What would you pay for a 1.2Ghz dual-core ARM computer with 1GB RAM, 4GB onboard flash, 800×600 display, and 5 megapixel camera? Did we mention it also has WiFi, Bluetooth, and is a low power design, including a lithium battery which will run it for hours? Does $15 sound low enough? That’s what you can pay these days for an Android cell phone. The relentless march of economies of scale has finally given us cheap phones with great specs. These are prepaid “burner” phones, sold by carriers as a loss leader. Costs are recouped in the cellular plan, but that only happens if the buyer activates said plan. Unlike regular cell phones, you aren’t bound by a contract to activate the phone. That means you get all those features for $15-$20, depending on where you buy it.

android-logo-transparent-backgroundThe specs I’m quoting come from the LG Optimus Exceed 2, which is currently available from Amazon in the USA for $20. The same package has been available for as little as $10 from retail stores in recent weeks. The Exceed 2 is just one of several low-cost Android prepaid phones on the market now, and undoubtedly the list will change. How to keep up with the current deals? We found an unlikely place. Perk farmers. Perk is one of those “We pay you to watch advertisements” companies. We’re sure some people actually watch the ads, but most set up “farms” of drone phones which churn through the videos. The drones earn the farmer points which can be converted to cash. How does this all help us? In order to handle streaming video, Perk farmers want the most powerful phones they can get for the lowest investment. Subreddits like /r/perktv have weekly “best deals” posts covering prepaid phones. There are also tutorials on rooting and debloating current popular phones like the Whirl 2 and the Exceed 2.

Once you have your phone, the first order of business is to boot it up. Many prepaid phones try to force the user to go through an activation process. There is always a back door for installers to exit the process though. In the case of the Exceed 2, simply pressing volume up, volume down, back, and home quits out of the activation process.

Got root?

Some applications require root permissions. To achieve this, your best bet is to do a bit of Googling for your particular phone model. The XDA developers forums are a great resource for this. While prepaid phones don’t usually have communities behind them like flagship phones, you can often find at least some information on what it takes to root your particular device. The most well-known “root every device” application to date is towelroot, created by GeoHot. You might remember [George Hotz] aka GeoHot as the first person to jailbreak an iPhone. He also made the news by getting into a bit of hot water with Sony over some PlayStation 3 security holes. Towelroot uses a Linux kernel exploit (futex) to gain root permissions. Released in June of 2014, the futex exploit has been patched on most new phones. However, it hasn’t been patched on phones that receive relatively few updates – like prepaid phones. On the Exceed 2, Towelroot works perfectly, giving the user root without even requiring a reboot. Once the phone is rooted, a root privilege manager like SuperSU is needed to keep track of which applications should have root permissions. Once that is done, anything goes! We’ve found packages like BusyBox to be huge helps – especially when working at the console through Android Debug Bridge (ADB).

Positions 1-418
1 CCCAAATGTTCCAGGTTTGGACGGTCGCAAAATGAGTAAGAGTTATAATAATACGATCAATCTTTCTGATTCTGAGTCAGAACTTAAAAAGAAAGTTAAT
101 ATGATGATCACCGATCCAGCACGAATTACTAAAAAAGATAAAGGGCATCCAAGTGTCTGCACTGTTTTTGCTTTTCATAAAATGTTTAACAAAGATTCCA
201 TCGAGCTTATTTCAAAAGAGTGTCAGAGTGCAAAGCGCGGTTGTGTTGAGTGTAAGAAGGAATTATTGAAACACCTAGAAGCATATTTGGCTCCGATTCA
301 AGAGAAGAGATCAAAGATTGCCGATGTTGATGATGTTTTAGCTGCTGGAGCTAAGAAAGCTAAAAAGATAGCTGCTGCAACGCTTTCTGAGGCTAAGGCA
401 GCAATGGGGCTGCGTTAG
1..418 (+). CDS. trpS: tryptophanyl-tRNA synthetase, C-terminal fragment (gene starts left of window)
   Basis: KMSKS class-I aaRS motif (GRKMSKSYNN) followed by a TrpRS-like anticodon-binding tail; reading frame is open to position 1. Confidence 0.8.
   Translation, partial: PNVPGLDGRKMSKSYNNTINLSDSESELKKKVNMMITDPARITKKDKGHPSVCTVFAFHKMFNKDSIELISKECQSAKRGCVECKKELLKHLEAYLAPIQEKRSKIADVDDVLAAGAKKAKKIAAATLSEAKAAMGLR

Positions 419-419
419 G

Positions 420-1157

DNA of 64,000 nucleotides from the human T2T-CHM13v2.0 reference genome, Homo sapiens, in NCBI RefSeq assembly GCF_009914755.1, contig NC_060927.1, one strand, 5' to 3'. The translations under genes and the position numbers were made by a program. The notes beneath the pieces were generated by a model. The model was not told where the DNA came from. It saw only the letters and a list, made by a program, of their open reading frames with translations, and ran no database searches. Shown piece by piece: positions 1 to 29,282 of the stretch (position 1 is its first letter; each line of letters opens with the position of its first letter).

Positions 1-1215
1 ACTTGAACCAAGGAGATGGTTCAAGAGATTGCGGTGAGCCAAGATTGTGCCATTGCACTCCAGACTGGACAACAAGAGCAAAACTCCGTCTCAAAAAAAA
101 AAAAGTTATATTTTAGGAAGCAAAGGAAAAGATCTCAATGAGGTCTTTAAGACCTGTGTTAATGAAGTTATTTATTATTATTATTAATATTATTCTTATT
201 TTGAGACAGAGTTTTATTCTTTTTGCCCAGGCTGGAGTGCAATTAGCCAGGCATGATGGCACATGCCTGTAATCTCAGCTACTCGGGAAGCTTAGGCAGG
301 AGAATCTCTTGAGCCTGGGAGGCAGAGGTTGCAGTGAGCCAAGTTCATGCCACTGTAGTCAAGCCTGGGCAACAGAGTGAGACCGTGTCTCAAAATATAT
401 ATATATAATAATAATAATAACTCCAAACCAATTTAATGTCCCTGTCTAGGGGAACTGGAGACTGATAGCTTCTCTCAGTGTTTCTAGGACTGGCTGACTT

What do you want to hack today?

Between these low-cost phones and the used phones every family seems to have floating around now, there are a heck of a lot of devices out there waiting to be used. What can you do with a spare Android phone? Quite a lot. There has never been a better time to learn to code for the Android Platform. Android Studio is the current official development environment. If you know a bit of Java, it’s easy to jump in and start making apps. If you’re not a Java head but want to learn, there are tutorials all over the web to help get into the swing of things.

taskerNot a coder? The swiss army knife of automating android devices has long been Tasker. Tasker allows you to set off simple scripts (called tasks) with triggers which can be anything from plugging in headphones to connecting to a particular WiFi access point, to pressing a button on the screen. Want your smart phone to announce your arrival home with your own theme music? Just set up a Tasker profile to play a song when it connects to your home WiFi router. Tasker supports plenty of actions natively, and can be extended with plugins. Scripting Layer For Android SL4A) even allows it to extended with Python scripts.

ioioMoving into the hardware world, there are plenty of ways to get GPIOs from an Android phone. The Android Accessory Development Kit (ADK) is getting a bit long in the tooth, but it’s still a great way to interface an Arduino board like the Arduino Mega ADK with your device. Another option for getting into the hardware realm is the IOIO OTG board. As the name implies, this new version of the IOIO board supports the USB OTG standard. This allows it to connect a phone either as a host or as an accessory.  Need a simple wireless terminal for your project? Grab a terminal app and a Serial Port Profile (SPP) compatible Bluetooth module, and Bob’s your uncle. Interested in hacking with the ESP8266? There is an entire page of apps on the Google Play store dedicated to interfacing with everyone’s favorite low-cost WiFi module.

We’ve just covered the tip of the iceberg here. What kind of hacking would you do with a spare Android phone, or one of these low-cost prepaid devices. Let us know in the comments!

Filed under: Android Hacks, Featured